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Jellyfish

NEWS
By: Andrew Edwards | August 3, 2005
The water around Newport Pier wasn't looking its usual blue-green self Tuesday. "It looks a little bit like chocolate milk around here by the pier," Newport Beach Lifeguard Capt. Eric Bauer said. But it's not Nestle Quik that's giving the ocean its brownish hue. Bauer said the source of the coloration is yet another red tide, a phenomenon that has been seen around Newport Beach in recent weeks. Algae blooms can give the ocean a reddish color, which can fade to brown as algae dissipates in the water.
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FEATURES
March 5, 2006
And now for a last word on ? The Last Word. Or, as one staff member called it this week, "editorial light." The Last Word, which started after the Pilot relaunched its Sunday paper, traditionally has been a place where the paper can briefly touch on an issue of less-than-earth-shattering importance. In our first The Last Word, we suggested a community-based NBA trade: Dennis Rodman, then causing trouble in West Newport, for Kobe Bryant, who was rumored to be moving to Coto de Caza.
NEWS
By: | August 21, 2005
There are people who think Newport-Mesa residents live a charmed life, what with "The OC" and other such glossy portrayals of life in this part of Orange County. Truth be told, however, it's been a tough summer around here, particularly at the beach. There have been red tides keeping people out of the water, and black jellyfish to sting those who got too close. In the water, there was the surf, or more accurately, the lack thereof. Until this week.
NEWS
By: | September 28, 2005
I feel sorry for all the residents on and near the bay who have the noise pollution from the barking sea lions. As a resident on the sand on 55th Street, we have noise pollution from the beachgoers year round, and it can be very annoying. The City Council's decision to shut down the white sea bass habitat to solve the sea lion noise problem on the bay is ingenious. Without any question in my mind, I am convinced this is the ultimate answer to this noise issue.
NEWS
March 26, 2005
1. City officials were treated to a political visit to dedicate the newly installed cover on the Big Canyon Reservoir this week. Who was that politician? A. Chris Cox B. George W. Bush C. Arnold Schwarzenegger D. Arnold Ziffel 2. A necropsy on a young dolphin that died while swimming in Newport Harbor revealed that the sea mammal likely died from DDE poisoning. A toxic chemical in DDE, tributyltin, is commonly found in what? A. Seaweed B. Boat paints C. Jellyfish D. Giant squid 3 .In order to create a deterrent to drugs at Newport-Mesa school campuses, officials have decided to reinstitute the use of what?
NEWS
By: | July 31, 2005
EDUCATION Court accept two petitions regarding KOCE sale The battle over the fate of KOCE-TV continued Monday, as the Fourth District Appellate Court accepted two petitions -- one from the Coast Community College District, the other from the Daystar Television Network -- each asking for a rehearing regarding the sale of the station. The district asked the court to reconsider its June 23 decision, which nullified the sale of KOCE to the station's foundation and ordered the district to either keep the station or sell it to the highest cash bidder.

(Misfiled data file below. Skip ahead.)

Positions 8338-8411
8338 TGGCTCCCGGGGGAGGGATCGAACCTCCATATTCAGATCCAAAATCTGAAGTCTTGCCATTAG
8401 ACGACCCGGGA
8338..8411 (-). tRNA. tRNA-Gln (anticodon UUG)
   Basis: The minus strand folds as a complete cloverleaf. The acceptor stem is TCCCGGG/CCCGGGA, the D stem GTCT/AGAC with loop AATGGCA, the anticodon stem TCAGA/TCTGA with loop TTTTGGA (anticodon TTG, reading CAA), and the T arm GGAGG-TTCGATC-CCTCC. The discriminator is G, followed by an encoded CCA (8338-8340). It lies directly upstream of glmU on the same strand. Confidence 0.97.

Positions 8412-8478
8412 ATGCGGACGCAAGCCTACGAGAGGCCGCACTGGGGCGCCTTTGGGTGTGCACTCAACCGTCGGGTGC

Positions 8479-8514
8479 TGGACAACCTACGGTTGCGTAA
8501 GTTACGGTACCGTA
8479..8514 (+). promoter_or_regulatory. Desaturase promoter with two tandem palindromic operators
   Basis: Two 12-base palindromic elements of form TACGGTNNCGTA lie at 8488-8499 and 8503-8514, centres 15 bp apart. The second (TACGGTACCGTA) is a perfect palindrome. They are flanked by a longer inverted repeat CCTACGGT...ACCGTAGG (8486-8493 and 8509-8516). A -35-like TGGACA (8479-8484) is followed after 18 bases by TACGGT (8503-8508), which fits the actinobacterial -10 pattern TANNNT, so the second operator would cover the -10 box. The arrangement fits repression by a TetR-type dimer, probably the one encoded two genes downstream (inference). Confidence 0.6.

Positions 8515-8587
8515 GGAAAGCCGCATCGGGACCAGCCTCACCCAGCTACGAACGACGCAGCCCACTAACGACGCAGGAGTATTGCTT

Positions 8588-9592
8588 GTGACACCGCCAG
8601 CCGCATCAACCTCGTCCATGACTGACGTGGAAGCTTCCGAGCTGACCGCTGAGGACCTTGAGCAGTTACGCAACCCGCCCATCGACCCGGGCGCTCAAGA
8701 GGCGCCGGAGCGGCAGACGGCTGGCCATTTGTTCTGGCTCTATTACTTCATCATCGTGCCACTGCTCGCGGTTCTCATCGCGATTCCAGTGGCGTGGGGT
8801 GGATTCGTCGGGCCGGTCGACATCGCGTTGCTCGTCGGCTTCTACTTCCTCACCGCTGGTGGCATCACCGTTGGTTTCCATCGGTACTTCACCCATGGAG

ENTERTAINMENT
By Emily Foxhall | December 18, 2013
The sun had long set at the bridge to Balboa Island, where 3-year-old Connor Murphy stared off into the harbor, mumbling the words to "Feliz Navidad," which he had recently learned. Off in the distance, the Orange County Sheriff's Department boat approached, spraying water as it led the charge for the 105th annual Newport Beach Christmas boat parade. "Ready?" asked Connor's dad, Bryan. "Santa's boat is coming!" Boats of all sizes -- about 80 in all -- passed one after another by Murphy's perch, casting sparkling reflections onto the dark water.
NEWS
By Jeremiah Dobruck | March 1, 2013
A group of high schoolers learned how to save lives this week. Over the course of the last three days, the Newport Beach Fire Department and Newport Beach Lifeguards taught a Newport Harbor High School health class about lifesaving and beach safety. During Friday's class they recited some rules they learned to lifeguard Mike Ure. For jellyfish, apply vinegar. For sting rays - hot water. And don't dive into the ocean where you often can't see the water. You could end up with a neck injury.
NEWS
July 3, 2000
Alex Coolman It's not the temperature that necessarily bothers you so much as you attempt to enter the water at Balboa Island. At this time of year, the water is warm enough to be fairly pleasant, even at 6:30 in the morning. But the mud? The mud will get you. Feel it squish between your toes as you step down to the water's edge, goggles in hand. Feel it squelch and slide, raising goose bumps on your bare legs, making you wish you had stayed in bed. This is the kind of experience that's essential to the morning outings of the Balboa Swim Club, a recently founded group that endeavors to show how pleasantly clean the water in Newport Bay is by diving straight into it. The group, which has about seven or eight regular members, steps gingerly into the water off Collins Avenue on Tuesday mornings.
NEWS
April 13, 2004
Marisa O'Neil All the world's a stage, especially when you're 5 years old. Campers at the Pacific School of Music and the Arts in Costa Mesa looked right at home on stage at they rehearsed for their big debut. The children, age 5 to 10, spent their spring break studying music, art, drama and preparing their version of "Finding Nemo," which they performed for parents on Friday. But corralling energetic grade-schoolers to perform in the same play at the same time rather than their own drama can be a Herculean feat.
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